To ensure the maximum use of the larger, less costly and more comfortable captive train sets HS2 Ltd should agree with Network Rail and others, like Transport for the North (TfN), a programme to upgrade the routes to some of the cities and towns listed above to the GC gauge. As a minimum the following lines, all used by HS2 Ltd, should be upgraded to GC gauge: 1) Birmingham New Street to Shrewsbury and Stafford via Wolverhampton (phase 1); 2) from the Meaford Curve to Stoke-on-Trent and if possible to Macclesfield (phase 2a); 3) the proposed NPR line from its junction with HS2 to Liverpool via Warrington (phase 2b); 4) if the proposed railhead and maintenance facility remains near Ashley the NPR line from its junction with HS2 at Hoo Green to its junction with HS2 west of Manchester Airport; 5) from the end of the HS2 line near Wigan to Preston (phase 2b); and 6) from the end of the HS2 line near Church Fenton to York (phase 2b).


If it is judged too costly to provide better passenger comfort by upgrading these lines to GC gauge then classic compatible 200m train sets arriving 1) from Shrewsbury and Stafford could be joined with captive 200m train sets in New Street; 2) from Macclesfield could be joined with captive 200m train sets in Stoke-on-Trent; 3) from Liverpool could be joined with captive 200m train sets in Warrington or Crewe; 4) from Preston could be joined with captive 200m train sets in Crewe; 5) from York could be joined with captive 200m sets in Sheffield; and vice versa.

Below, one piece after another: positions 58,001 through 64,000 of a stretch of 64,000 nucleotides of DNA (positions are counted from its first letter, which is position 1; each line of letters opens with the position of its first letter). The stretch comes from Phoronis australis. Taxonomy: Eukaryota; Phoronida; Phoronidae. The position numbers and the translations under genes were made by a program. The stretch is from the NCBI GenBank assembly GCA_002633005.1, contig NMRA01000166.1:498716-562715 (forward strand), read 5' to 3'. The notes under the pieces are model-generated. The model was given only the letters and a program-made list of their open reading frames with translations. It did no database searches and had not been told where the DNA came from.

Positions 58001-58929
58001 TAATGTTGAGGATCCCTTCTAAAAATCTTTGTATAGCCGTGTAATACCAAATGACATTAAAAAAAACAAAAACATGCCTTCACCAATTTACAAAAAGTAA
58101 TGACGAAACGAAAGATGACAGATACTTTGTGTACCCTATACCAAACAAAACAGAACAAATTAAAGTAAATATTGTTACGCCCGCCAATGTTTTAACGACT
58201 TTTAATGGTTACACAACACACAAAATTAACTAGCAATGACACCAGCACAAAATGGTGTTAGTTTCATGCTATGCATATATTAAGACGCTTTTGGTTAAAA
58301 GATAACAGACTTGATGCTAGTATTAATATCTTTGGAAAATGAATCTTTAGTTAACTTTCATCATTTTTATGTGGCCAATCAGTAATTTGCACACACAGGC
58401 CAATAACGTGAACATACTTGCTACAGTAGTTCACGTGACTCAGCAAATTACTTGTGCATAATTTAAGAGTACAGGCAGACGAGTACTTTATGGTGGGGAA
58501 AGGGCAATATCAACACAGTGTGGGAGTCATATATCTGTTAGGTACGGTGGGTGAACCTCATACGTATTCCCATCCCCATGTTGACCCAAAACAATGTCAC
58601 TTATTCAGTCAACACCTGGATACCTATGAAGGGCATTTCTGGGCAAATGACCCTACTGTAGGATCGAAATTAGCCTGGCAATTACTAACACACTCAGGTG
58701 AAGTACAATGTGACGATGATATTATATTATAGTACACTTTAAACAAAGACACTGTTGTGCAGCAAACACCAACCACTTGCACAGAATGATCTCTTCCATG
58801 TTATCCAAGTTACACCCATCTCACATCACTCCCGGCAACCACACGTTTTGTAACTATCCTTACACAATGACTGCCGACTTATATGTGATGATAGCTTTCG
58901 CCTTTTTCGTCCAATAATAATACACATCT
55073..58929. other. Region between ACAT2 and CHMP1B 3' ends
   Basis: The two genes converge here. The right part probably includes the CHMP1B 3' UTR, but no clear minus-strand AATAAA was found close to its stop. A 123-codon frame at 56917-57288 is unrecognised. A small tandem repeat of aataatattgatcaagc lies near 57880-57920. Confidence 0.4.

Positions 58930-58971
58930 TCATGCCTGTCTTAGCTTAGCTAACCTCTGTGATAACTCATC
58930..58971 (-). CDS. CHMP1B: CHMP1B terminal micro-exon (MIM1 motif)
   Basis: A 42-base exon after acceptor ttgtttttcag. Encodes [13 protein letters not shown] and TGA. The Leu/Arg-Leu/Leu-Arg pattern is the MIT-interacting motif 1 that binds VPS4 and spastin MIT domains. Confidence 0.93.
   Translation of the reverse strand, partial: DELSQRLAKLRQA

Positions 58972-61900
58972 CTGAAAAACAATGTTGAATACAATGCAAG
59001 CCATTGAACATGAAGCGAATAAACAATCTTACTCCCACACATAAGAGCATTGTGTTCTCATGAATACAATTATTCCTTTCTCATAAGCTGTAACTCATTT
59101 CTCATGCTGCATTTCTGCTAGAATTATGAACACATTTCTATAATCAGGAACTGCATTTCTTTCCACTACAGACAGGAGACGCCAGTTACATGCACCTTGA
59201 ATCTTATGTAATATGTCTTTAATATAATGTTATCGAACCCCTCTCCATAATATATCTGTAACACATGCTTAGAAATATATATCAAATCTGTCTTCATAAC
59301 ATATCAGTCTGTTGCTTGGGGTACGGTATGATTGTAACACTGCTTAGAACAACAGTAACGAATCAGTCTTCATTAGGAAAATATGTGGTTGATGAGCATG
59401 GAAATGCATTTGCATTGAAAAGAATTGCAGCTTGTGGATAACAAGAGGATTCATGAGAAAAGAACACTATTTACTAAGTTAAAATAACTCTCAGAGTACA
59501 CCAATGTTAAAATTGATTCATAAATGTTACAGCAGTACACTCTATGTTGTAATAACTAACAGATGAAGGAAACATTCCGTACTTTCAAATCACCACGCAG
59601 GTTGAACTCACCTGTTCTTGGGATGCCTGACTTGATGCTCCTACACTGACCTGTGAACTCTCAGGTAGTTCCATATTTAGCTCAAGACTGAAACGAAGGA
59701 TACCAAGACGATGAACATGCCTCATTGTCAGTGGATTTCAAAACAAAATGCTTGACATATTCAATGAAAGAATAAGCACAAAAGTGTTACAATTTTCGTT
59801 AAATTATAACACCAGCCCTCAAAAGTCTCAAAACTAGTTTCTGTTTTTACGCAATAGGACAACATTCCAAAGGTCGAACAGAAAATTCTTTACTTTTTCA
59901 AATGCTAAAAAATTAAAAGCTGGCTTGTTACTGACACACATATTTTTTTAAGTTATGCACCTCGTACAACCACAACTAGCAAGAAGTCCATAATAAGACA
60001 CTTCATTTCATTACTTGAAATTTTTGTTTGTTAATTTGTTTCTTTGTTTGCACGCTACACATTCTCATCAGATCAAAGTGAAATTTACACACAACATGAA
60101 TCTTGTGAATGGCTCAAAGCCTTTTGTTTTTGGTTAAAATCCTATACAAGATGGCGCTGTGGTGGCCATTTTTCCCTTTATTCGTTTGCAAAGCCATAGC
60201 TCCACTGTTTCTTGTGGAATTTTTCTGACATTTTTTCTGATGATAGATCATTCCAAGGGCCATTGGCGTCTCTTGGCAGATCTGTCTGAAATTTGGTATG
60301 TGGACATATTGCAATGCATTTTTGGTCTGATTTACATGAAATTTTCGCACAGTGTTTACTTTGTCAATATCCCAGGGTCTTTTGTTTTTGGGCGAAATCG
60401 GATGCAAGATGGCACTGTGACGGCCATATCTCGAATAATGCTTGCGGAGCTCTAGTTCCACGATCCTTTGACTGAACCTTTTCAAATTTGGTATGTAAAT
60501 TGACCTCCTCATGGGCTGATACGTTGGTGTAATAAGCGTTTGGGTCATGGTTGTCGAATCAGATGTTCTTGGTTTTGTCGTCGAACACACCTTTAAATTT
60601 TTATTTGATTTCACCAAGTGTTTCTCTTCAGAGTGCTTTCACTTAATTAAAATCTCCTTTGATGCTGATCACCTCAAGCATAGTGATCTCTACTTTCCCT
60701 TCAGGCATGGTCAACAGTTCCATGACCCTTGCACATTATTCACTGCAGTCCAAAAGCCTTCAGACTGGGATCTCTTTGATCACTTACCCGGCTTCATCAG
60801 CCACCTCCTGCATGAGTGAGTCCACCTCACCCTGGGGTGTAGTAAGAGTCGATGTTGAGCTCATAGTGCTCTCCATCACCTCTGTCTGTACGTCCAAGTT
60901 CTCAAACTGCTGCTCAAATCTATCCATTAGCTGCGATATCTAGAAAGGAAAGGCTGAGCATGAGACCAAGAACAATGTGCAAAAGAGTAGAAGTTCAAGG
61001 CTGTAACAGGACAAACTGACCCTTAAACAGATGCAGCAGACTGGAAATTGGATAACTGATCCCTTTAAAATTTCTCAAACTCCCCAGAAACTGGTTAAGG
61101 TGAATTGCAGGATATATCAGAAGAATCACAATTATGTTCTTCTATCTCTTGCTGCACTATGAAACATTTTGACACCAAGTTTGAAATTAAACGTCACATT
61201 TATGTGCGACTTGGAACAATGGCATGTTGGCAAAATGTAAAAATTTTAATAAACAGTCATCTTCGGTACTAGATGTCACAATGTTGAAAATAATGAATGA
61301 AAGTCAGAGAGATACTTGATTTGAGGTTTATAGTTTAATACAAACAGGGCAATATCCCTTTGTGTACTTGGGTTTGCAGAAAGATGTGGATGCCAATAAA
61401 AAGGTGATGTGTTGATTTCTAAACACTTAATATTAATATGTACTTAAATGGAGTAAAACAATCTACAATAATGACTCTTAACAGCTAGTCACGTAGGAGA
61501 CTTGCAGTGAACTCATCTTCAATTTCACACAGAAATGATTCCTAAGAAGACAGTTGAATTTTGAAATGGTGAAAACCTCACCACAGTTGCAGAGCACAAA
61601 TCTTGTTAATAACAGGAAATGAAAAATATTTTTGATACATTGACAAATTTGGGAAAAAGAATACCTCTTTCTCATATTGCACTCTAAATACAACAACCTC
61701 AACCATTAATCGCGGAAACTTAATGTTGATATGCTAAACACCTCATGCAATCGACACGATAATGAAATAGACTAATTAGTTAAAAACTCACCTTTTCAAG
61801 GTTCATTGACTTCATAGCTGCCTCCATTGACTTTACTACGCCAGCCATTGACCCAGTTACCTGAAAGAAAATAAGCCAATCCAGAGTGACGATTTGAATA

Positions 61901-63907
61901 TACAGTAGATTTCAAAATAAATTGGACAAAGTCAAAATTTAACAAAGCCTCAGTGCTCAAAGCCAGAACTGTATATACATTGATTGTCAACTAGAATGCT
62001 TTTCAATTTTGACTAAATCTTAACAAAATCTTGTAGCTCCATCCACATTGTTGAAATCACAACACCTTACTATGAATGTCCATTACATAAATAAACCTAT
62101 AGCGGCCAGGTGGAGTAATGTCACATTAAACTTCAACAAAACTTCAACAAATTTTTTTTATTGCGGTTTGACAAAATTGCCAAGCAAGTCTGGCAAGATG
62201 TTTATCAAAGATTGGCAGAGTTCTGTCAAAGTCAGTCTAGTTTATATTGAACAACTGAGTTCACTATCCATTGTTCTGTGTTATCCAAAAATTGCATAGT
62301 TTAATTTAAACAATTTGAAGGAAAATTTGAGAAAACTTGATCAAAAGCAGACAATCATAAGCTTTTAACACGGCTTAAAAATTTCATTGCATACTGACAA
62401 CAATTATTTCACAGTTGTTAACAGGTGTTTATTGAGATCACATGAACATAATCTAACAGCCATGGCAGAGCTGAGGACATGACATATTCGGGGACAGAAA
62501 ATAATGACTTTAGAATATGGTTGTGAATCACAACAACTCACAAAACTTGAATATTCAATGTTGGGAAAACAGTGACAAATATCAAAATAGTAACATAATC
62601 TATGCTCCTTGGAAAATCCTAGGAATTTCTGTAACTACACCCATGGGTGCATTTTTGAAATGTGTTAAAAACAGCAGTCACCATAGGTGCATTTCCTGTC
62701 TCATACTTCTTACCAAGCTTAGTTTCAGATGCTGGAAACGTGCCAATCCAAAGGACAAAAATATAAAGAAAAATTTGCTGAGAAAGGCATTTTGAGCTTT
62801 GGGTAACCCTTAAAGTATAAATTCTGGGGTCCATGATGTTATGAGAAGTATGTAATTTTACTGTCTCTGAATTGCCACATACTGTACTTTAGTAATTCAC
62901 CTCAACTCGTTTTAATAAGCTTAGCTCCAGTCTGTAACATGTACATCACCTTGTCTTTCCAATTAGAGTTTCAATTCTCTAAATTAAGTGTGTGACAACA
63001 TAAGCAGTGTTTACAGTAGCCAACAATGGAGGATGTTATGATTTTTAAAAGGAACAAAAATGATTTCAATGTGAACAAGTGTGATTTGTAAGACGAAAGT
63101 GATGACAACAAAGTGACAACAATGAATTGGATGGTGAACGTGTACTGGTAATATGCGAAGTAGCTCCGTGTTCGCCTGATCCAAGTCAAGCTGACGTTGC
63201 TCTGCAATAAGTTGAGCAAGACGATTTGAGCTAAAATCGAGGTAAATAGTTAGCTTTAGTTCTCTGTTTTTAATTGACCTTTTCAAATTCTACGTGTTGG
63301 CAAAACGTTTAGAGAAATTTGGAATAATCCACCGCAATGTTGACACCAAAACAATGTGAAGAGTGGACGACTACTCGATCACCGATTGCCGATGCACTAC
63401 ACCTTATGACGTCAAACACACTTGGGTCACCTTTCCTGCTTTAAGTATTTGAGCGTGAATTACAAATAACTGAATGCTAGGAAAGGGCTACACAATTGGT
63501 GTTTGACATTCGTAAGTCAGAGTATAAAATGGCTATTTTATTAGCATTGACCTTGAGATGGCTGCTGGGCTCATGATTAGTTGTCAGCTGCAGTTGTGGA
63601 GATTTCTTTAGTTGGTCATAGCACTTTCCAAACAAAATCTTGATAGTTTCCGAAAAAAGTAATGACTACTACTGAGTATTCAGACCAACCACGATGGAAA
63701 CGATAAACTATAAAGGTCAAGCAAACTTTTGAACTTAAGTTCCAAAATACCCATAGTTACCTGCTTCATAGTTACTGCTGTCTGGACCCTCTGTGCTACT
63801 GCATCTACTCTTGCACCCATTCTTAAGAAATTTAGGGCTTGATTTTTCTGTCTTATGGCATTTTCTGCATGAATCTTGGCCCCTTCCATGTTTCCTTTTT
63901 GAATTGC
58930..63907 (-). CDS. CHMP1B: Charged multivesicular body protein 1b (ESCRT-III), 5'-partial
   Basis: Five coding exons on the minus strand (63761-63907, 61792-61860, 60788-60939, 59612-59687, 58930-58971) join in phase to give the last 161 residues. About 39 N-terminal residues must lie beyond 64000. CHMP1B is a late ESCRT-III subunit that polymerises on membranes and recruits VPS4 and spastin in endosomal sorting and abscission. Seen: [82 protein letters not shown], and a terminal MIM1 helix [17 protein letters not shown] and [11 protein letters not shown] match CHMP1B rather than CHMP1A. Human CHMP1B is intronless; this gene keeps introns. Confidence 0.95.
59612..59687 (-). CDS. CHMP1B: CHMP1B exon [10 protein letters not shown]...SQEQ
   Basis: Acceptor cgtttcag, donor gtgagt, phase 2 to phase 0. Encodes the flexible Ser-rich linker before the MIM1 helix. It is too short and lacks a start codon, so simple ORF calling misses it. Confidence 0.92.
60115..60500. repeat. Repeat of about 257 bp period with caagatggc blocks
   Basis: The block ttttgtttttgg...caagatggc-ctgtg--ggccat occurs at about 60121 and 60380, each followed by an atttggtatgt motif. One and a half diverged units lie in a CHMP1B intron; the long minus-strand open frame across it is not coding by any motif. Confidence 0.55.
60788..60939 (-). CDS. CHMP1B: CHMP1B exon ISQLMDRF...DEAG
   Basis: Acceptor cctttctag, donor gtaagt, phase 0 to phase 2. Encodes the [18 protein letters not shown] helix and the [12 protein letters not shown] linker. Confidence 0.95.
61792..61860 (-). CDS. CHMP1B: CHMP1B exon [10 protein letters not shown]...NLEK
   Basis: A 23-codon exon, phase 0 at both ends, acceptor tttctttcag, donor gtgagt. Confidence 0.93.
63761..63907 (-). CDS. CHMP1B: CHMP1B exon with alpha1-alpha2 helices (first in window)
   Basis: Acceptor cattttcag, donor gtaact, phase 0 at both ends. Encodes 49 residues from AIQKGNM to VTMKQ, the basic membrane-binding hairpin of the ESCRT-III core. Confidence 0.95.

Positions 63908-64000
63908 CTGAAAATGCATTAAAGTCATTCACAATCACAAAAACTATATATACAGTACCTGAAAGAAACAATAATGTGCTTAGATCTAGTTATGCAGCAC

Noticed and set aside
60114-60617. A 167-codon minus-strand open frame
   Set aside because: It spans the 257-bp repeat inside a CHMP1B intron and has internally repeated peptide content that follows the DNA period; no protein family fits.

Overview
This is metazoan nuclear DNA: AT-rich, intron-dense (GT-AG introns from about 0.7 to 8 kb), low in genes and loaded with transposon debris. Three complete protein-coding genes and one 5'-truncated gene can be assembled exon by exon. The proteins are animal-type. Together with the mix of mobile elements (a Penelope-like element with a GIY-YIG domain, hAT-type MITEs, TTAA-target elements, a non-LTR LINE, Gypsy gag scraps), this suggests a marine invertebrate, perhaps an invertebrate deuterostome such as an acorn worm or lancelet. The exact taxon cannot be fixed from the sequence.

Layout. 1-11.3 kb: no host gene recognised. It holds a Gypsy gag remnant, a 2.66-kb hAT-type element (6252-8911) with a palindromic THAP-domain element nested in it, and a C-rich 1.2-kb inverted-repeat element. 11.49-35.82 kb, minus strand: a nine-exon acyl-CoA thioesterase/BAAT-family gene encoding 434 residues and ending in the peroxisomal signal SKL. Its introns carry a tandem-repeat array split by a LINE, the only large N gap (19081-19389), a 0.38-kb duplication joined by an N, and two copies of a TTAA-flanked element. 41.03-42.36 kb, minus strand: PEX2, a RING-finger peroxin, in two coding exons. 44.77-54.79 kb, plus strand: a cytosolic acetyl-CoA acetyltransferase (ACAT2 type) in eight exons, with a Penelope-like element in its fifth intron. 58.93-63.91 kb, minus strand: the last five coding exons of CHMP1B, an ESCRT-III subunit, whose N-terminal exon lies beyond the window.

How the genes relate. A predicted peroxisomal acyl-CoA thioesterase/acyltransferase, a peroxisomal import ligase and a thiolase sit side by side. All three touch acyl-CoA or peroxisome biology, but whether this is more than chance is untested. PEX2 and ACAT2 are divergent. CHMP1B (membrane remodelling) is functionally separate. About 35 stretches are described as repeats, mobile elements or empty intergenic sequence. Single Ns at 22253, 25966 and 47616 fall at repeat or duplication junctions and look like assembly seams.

f. Rail Fares vs Air Fares


With good planning, both business and leisure travel by air to the European continent from my local airports (Manchester and Liverpool) can be made for less than the combined London and Eurostar rail fares. Similarly, the fare for a domestic UK flight is often well below the fare for the equivalent rail journey.


This undermines the economic viability of operating long distance rail services, such as HS2. Air Passenger Duty on routes shorter than, say, 1000 kilometres, where good alternative rail services exist, should be set at a level that will enable travelling by HS2 and other rail services to compete with air travel. This should also make new airport runways unnecessary and will help to slow climate change.


Building a link between HS1 and HS2 should not be contemplated until travelling by rail can compete with air travel.



This section last revised 24 September 2019